Transformations: Leslie Curtis

Blueberries

Posted:  Friday, October 12, 2018 - 3:30pm
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We walk hand-in-hand up Blueberry Hill. The hot sun bounces off the expanse of blueberry bushes for as far as we can see. Down alongside of the dirt path are masses of tangled greens with fat round clumps of berries. Our baskets will be filled in minutes if we use the scoops. It´s more fun to squat down and pick the sweet blue balls and pop them in our mouths. 

“Blueberries!” my 4-year-old granddaughter exclaims. “Can I have more, Grammy?” she asks. We search and eat, “Yummy” is her opinion. Mine, too. 

I have done this hot afternoon blueberry-picking before with her older sister. It is a pilgrimage of love and sharing for me. Sharing the always new and exciting moments of, “Look Grandma, how many blueberries I’ve got! ”

The love I feel bubbles and churns inside me. I don´t know the why of it. I only know the deep filling sensation I have for this life, while we clamber slowly, sweatily, up Blueberry Hill with our mouths filled and our fingers purply red. On the way up to the top, we find scoops and start to use them. Our baskets fill quickly even as we stop to eat the biggest blueberries. It is so hot, but the heat doesn´t stop the other pickers, either.  

“Look how many I‘ve got.” “Look, at mine.” We are all so proud of our harvests. The abundance of laughter and happy voices fills the air. It is great to be here. Lemonade awaits us and we are so thirsty. The spigot shoots the lemonate into our cups. We gulp it down, breathless at its yumminess! 

What a glorious adventure we have had and it´s not over yet. There are snacks to be eaten with more lemonade. Refueled, we will begin our slow walk back down Blueberry Hill. We are all calmer now, our excitement has become more like professionalism. We have filled our baskets and now we are using borrowed cardboard containers, like the ones at farm stands. We will fill these, too, eating still more berries on our walk down the dirt path. 

Transformations
We tell stories. 
We tell stories to make sense of our lives.
We tell stories to communicate our experience of being alive.
We tell stories in our own distinct voice. Our own unique rhythm and tonality. 

Transformations is a weekly story-telling column. The stories are written by community members who are my students.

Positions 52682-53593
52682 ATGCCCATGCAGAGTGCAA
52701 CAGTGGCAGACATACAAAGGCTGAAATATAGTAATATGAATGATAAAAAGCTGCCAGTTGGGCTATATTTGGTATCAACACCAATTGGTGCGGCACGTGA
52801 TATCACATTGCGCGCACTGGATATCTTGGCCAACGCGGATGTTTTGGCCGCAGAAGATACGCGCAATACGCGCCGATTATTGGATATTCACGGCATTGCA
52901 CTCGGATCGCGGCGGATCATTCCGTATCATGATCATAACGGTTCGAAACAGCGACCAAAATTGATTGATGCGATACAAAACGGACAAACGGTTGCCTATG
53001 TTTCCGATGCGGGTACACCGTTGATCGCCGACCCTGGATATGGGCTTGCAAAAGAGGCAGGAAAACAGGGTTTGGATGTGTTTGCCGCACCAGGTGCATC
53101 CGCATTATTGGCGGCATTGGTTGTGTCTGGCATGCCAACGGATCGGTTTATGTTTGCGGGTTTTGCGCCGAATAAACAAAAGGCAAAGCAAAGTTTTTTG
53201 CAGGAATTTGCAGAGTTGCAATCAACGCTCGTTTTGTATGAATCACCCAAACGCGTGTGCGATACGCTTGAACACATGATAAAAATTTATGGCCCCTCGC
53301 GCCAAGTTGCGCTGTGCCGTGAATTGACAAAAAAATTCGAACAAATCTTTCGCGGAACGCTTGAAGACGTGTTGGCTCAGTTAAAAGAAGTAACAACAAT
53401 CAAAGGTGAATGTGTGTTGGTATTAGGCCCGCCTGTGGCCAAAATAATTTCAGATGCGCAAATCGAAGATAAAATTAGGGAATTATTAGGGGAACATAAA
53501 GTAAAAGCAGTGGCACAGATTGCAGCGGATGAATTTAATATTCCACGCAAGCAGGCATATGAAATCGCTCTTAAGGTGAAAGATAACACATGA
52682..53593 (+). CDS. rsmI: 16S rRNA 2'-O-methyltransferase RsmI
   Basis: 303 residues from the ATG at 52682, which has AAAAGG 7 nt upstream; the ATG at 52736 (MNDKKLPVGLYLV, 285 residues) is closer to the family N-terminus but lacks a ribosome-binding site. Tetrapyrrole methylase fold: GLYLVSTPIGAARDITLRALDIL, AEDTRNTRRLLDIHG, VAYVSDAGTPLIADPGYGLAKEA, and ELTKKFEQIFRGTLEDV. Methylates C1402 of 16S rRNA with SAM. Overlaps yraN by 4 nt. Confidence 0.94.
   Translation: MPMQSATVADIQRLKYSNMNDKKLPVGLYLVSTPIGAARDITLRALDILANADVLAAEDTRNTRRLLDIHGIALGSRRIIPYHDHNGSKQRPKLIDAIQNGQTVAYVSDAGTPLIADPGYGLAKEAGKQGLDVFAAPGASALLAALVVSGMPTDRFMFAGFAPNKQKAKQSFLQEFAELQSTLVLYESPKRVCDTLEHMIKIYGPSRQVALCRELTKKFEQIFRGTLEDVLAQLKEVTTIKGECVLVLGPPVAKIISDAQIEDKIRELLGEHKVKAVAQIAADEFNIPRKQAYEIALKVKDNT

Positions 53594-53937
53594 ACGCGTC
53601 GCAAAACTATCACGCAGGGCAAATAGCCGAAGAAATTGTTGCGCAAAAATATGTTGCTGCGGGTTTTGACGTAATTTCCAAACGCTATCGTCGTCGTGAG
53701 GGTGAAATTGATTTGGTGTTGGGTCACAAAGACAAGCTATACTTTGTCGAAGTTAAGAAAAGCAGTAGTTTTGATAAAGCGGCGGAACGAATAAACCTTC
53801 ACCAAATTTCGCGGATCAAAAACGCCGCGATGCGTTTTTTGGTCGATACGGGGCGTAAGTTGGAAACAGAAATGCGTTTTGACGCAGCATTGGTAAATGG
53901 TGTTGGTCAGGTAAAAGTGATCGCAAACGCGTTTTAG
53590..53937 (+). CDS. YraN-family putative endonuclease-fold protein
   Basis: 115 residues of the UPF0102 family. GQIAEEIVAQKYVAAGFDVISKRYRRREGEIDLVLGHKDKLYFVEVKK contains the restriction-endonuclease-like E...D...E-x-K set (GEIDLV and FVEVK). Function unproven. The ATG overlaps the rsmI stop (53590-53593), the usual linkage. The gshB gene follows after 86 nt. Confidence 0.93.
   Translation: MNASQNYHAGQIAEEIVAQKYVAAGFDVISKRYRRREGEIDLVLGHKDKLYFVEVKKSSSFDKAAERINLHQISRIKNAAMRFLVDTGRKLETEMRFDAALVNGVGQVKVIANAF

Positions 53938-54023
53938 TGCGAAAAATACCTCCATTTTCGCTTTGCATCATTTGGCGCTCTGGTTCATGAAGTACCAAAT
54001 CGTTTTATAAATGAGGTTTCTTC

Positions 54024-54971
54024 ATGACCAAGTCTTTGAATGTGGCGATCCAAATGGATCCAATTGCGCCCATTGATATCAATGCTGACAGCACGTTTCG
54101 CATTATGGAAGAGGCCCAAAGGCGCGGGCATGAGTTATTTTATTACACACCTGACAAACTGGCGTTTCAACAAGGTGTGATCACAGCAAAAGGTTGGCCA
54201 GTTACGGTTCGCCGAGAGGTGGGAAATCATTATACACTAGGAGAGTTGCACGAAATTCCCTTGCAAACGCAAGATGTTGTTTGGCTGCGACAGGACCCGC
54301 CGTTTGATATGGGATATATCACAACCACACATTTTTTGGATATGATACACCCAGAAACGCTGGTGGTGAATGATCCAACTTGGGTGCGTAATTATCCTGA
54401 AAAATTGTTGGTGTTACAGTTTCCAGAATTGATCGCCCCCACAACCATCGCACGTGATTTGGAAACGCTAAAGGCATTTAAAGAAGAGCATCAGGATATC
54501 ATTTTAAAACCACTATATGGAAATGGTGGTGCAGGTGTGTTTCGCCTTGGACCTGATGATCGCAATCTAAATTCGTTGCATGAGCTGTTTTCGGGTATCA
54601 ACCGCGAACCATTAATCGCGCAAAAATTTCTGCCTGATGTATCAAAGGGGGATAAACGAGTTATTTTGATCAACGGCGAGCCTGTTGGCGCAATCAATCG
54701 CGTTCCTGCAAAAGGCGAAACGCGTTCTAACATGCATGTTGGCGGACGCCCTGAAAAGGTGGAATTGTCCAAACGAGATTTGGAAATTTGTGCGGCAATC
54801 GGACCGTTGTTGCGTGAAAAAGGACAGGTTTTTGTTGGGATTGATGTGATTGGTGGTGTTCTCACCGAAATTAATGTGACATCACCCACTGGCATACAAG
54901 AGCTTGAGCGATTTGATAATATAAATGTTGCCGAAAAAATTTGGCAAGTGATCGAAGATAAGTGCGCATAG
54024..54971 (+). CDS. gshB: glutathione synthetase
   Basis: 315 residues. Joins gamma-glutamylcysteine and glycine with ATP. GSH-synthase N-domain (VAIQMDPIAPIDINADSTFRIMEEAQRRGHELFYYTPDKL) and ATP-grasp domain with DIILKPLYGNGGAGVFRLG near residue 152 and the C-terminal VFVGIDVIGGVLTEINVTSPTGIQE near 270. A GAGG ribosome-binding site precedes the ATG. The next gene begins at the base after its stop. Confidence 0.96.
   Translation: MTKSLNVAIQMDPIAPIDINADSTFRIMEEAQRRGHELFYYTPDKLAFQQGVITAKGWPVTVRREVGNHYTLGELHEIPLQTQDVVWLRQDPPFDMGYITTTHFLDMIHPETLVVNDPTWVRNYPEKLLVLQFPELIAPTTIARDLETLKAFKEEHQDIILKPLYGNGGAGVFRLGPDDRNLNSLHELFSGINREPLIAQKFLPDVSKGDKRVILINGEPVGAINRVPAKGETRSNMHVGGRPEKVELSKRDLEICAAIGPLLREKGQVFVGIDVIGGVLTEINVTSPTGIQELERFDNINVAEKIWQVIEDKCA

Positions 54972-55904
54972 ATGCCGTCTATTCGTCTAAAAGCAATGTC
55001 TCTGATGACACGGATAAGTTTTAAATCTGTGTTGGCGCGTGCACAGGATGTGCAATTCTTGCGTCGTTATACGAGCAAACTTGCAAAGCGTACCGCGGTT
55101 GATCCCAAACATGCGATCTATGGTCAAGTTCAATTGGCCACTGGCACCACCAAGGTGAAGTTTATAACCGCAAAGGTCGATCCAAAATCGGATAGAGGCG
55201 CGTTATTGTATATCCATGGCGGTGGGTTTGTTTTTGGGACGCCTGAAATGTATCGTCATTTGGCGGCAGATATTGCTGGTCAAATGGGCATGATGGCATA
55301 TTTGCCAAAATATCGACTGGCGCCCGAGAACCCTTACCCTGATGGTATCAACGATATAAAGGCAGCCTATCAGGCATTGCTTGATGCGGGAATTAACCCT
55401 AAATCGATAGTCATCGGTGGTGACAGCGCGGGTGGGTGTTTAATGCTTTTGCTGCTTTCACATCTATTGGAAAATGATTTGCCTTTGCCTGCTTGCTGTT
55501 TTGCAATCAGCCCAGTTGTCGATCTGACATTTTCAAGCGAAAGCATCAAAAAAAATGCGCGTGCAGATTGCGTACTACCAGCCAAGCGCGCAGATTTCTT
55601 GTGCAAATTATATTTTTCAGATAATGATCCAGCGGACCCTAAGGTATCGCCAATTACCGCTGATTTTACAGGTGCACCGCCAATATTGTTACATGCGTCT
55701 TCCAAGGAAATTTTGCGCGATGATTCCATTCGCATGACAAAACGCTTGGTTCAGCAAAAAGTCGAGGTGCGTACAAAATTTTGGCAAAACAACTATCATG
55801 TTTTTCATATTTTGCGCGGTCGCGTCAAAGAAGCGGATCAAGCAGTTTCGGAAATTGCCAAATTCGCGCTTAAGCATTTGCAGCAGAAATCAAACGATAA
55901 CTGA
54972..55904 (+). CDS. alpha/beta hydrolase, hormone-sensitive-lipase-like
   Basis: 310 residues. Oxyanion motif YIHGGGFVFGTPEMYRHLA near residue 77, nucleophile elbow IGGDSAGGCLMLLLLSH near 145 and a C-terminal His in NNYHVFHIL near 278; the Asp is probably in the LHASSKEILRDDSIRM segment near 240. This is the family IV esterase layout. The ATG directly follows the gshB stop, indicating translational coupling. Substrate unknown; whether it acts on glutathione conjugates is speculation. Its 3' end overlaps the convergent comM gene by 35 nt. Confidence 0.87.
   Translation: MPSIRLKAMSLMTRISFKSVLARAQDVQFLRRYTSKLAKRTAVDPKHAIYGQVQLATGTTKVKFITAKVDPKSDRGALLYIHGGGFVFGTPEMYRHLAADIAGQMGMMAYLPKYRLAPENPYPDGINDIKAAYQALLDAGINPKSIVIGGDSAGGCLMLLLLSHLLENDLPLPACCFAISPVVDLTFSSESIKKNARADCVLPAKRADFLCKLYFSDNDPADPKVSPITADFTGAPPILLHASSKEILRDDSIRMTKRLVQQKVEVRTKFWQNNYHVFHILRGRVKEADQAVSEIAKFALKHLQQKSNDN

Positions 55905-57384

From time-to-time we will feature guest writers whom we have invited to contribute to the Transformations series. 

Our stories are about family, love, loss and good times. We hope to make you laugh and cry. Maybe we will convince you to tell your stories.
— Kathrin Seitz, editor, and Cheryl Durbas, co-editor

"Everyone, when they get quiet, when they become desperately honest with themselves, is capable of uttering profound truths. We all derive from the same source. There is no mystery about the origin of things. We are all part of creation, all kings, all poets, all musicians; we have only to open up, only to discover what is already there." — Henry Miller

Kathrin Seitz teaches Method Writing in Rockport, New York City and Florida. She can be reached at kathrin@kathrinseitz.com. Cheryl Durbas is a freelance personal assistant in the Midcoast area. She can be reached at cheryldurbas@tidewater.net.

 

“Look out for the ruts in the path!” “Don´t twist your ankle!” “Look at THESE blueberries.” Lots of chatter, people coming up and people going down, the dust rising up around us. We don´t mind the dust. I brought tissues to wipe our faces. Our stained fingers will have to wait. No matter, we sit down by a particularly berry laden spot, eating and picking. The three of us, almost full, but not quite. 

On the way home in the car we talk of baking muffins and making pancakes. Grandpa drives slowly through the winding country roads. Our granddaughter falls asleep in the carseat, a small paper cup of blueberries in her hands. Her teenage sister and her friends are making plans. I wonder if her friends get to go blueberry picking, too. I hope so. We are all tired, sunburnt and full of blueberries. 

“That was fun,” says my granddaughter. 

“Yes,” Grandpa mutters, “yes, it was.”

Leslie Curtis lives and works in Camden. Her four grandchildren live here too and can often be found at her design store on Bay View Street. Other than blueberry picking, a favorite activity is to skip up Main Street singing, "Skip to My Lou" or "Here We Go Loop di Loo" on the way to the library, a very favorite destination.